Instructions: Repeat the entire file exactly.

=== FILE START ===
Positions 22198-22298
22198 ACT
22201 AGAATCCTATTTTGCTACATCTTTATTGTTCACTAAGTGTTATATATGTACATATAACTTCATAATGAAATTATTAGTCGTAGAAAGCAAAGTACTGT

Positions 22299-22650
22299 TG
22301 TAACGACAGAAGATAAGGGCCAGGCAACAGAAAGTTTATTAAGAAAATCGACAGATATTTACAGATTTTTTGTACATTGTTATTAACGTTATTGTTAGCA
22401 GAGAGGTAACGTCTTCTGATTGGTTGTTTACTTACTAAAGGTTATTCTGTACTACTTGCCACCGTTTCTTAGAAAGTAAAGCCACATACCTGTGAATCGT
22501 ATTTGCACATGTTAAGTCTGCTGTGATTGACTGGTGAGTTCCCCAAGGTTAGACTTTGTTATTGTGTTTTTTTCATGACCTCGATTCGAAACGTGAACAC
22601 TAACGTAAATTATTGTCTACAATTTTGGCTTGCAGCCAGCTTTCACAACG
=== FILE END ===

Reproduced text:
Positions 22198-22298
22198 ACT
22201 AGAATCCTATTTTGCTACATCTTTATTGTTCACTAAGTGTTATATATGTACATATAACTTCATAATGAAATTATTAGTCGTAGAAAGCAAAGTACTGT

Positions 22299-22650
22299 TG
22301 TAACGACAGAAGATAAGGGCCAGGCAACAGAAAGTTTATTAAGAAAATCGACAGATATTTACAGATTTTTTGTACATTGTTATTAACGTTATTGTTAGCA
22401 GAGAGGTAACGTCTTCTGATTGGTTGTTTACTTACTAAAGGTTATTCTGTACTACTTGCCACCGTTTCTTAGAAAGTAAAGCCACATACCTGTGAATCGT
22501 ATTTGCACATGTTAAGTCTGCTGTGATTGACTGGTGAGTTCCCCAAGGTTAGACTTTGTTATTGTGTTTTTTTCATGACCTCGATTCGAAACGTGAACAC
22601 TAACGTAAATTATTGTCTACAATTTTGGCTTGCAGCCAGCTTTCACAACG